Infrastructure + Commerce

In this section, find excerpts and links to The Gleaner's Special Series: Pieces Of The Past authored by Dr. Rebecca Tortello in 2003.  Where applicable, updated information can be found throughout the site.


Money: The Roots Of Jamaican Currency

Like many cultures, the first Jamaicans, the Taino Indians, used the barter system trading commodities for other commodities. Although there was some gold on the island, the Tainos used it for decorative purposes. When the Spanish arrived in the 1490s and began to trade with the Tainos, they tended to use glass beads and other trinkets. By the early 1500s coins were in use on the island. They were… (READ MORE)



The Stamp Of History: The Jamaican Postal Service

In 1663 during the reign of Charles II, Jamaica's Lt. Governor Thomas Lynch was ordered to make arrangements for a post office under the management of the Postmaster General of London. Jamaican residents were anxious over the slow rate of mail delivery. In 1671, Gabriel Martin was appointed Postmaster General of Jamaica and Jamaica chalked up another historical 'first' ­ the first English colony to have a post office. Martin established two… (READ MORE)



Jamaica's Grand Hotels  

Jamaica has provided first class accommodation since the late 1800s. In 1890 the Jamaica Hotels Law was passed to jumpstart the hotel industry. It authorized the government to guarantee the principal plus 3% interest on all debentures issued by hotel companies. This was done in great part to stimulate the staging of Jamaica's Great Exhibition of 1891.  By the late 19th century/early 20th century (prior to the 1907 earthquake) Kingston was… (READ MORE)


In the 1830s Jamaican newspaper history would be made when the deCordova brothers launched The Daily Gleaner. Started at a crucial moment in the island's history, when the era of slavery was coming to an end, the paper grew from an advertising sheet the deCordova brothers used to publicise goods for sale. The first Gleaner, known as The Gleaner and Weekly Compendium of News was printed on… (READ MORE)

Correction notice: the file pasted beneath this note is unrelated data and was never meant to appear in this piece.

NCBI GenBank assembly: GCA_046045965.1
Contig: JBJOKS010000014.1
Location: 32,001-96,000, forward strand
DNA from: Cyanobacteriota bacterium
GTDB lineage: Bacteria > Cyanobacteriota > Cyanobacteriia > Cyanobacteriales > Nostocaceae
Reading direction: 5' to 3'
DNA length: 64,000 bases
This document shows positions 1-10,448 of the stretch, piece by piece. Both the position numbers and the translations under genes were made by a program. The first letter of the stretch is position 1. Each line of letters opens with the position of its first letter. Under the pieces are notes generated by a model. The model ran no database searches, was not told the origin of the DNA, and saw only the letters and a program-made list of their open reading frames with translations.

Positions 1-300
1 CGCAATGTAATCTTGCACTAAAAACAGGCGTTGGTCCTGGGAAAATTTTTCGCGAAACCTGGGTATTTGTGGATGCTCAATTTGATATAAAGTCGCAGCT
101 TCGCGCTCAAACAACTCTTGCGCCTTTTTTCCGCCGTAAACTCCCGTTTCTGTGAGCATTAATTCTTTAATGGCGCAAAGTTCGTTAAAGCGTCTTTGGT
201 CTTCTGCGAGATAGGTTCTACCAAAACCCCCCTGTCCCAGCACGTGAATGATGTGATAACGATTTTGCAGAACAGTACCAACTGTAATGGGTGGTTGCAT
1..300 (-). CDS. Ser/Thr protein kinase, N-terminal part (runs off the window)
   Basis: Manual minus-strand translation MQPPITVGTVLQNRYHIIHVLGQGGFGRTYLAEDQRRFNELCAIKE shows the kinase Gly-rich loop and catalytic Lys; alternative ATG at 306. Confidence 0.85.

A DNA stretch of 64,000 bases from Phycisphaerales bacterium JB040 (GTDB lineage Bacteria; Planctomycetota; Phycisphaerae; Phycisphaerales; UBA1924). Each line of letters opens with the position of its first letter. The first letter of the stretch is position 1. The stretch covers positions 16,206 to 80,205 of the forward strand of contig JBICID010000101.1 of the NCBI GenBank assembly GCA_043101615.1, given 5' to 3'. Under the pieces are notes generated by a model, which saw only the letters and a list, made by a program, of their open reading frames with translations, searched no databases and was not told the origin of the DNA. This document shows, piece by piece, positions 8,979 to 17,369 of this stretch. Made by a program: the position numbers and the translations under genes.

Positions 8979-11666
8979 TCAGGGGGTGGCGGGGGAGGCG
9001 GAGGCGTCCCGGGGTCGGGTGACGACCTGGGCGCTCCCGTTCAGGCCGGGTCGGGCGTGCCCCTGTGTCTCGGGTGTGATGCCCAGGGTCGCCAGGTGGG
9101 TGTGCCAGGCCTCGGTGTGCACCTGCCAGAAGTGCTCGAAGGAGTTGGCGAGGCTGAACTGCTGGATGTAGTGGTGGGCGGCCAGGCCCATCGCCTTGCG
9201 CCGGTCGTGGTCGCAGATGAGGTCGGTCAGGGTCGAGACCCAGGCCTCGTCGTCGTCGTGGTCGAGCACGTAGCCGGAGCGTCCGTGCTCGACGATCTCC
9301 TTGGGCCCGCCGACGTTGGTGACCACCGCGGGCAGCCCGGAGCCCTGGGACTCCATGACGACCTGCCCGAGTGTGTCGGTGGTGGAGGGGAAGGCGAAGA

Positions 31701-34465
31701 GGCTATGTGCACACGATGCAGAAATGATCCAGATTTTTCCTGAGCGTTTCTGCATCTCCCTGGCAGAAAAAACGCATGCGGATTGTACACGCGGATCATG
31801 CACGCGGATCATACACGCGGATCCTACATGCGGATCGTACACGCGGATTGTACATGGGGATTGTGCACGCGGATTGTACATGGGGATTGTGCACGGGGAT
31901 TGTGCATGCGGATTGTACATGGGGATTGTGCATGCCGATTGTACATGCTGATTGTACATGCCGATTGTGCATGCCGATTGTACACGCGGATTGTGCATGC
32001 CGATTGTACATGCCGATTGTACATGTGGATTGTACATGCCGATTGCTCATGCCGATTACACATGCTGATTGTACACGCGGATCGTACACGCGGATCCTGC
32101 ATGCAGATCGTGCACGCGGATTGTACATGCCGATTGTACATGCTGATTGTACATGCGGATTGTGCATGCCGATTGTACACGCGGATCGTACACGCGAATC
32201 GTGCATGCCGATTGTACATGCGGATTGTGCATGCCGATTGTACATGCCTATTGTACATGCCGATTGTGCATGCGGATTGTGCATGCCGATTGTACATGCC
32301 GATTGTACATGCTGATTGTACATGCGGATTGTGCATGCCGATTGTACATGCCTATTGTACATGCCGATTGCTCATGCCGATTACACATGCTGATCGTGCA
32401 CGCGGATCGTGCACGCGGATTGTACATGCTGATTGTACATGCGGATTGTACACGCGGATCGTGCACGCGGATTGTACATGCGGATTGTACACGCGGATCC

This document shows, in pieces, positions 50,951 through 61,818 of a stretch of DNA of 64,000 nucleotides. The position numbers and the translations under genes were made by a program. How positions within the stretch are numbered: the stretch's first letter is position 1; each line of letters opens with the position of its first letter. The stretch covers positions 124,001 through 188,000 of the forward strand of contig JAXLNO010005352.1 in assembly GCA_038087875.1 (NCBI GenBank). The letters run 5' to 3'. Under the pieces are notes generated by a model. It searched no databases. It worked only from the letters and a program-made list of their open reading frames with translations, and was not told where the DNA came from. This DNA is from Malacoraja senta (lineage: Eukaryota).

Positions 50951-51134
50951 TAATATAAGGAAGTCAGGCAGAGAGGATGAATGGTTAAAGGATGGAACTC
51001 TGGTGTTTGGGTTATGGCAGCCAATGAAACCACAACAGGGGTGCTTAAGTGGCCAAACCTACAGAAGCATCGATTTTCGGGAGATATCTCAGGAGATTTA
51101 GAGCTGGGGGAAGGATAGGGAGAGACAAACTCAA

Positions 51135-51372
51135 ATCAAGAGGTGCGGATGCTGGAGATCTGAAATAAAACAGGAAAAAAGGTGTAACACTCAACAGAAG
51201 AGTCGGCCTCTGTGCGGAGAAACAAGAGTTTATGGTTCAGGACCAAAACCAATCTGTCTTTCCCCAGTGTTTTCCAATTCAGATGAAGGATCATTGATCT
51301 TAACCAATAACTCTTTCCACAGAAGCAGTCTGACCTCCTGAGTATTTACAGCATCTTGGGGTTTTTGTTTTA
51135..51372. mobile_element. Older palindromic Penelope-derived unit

Museums In Jamaica

Some 125 years after the founding of the IOJ, Jamaica's museum landscape has evolved to include a wide range of offerings that present various components of Jamaica's rich cultural heritage….(READ MORE)

The introduction of steamships in the 1830s significantly reduced the time of the journey made by millions of immigrants to America's shores. It also provided greater safety. In the Caribbean, steam vessels meant quicker access to the therapeutic benefits of places like Jamaica. It was the cool, healing air of Jamaica's hills that was marketed, not the sea, sand and sun which is so greatly emphasised today. In the early-mid 1900s(READ MORE)


The Great Exhibition Of 1891   

Despite predictions to the contrary, this Exhibition billed as "the most extraordinary commercial event in the history of the Gulf of Mexico and the West Indies," opened on time on January 27, 1891. According to the 1891-1892 Handbook of Jamaica: the light and airy character of the (exhibition) structure with its subdued and harmonious colouring, the rich and in many cases brilliant hues of the exhibits, the glitter of bright metal and glass, and the ever-moving, many coloured dresses of the visitors formed a scene never before witnessed in Jamaica and which… READ MORE)


History Of Aviation In Jamaica: Part I 


The first plane to fly in Jamaican skies was flown by Jesse Seligman, an American aviator, on December 21, 1911, only eight years after the Wright brothers made history with the first plane flight the world had ever seen. Promotions for Seligman's flight spoke of … (READ MORE)


History Of Aviation In Jamaica: Part II 

The Jamaica Aviation Club, formed in 1936 with members J.L Varna, Cecil B. Facey, W. J. Masterton, H.O. Stedman. Leslie Ashenhiem and V.C. Gray, spoke to the growing interest in flying in Jamaica (Bryan, 2003, p. 36).  The first successful flight of a Jamaican-built plane did not occur… (READ MORE) 


For Your Listening Pleasure

Almost everywhere one goes in Jamaica one hears the sounds of music and voices of people expressing their opinions on numerous talk shows. Offices, street corners, restaurants and bars anywhere you find a group of Jamaicans gathered, you will more than likely find a radio  playing.  Radio's relationship with the national psyche began asearly as 1939 when the… (READ MORE)


Jamaican Rum: A Kill-Devil Of A Drink   

The creation of alcoholic beverages from natural foods such as corn, sugar cane, rice, barley, rye and other grains has existed since time immemorial. The English, however, were the first to begin making rum from fermented sugar cane. Indeed, the word rum is first said to have been used in Barbados in the 1620s to describe an intoxicating, rough, unpleasant and overpowering liquor made from sugar cane juice. Although the exact origin of the word rum is not known, it is commonly believed to come from … (READ MORE)


Jamaican Coffee: A Beverage Of Distinction   

Folklore says that in 1723 King Louis XV of France sent three coffee plants to his colony, Martinique. Two of the plants died en route and either the third plant or cuttings from it ended up in Jamaica, brought here in 1728 by former Governor, Sir Nicholas Lawes (1718-22). Lawes first planted coffee at… (READ MORE)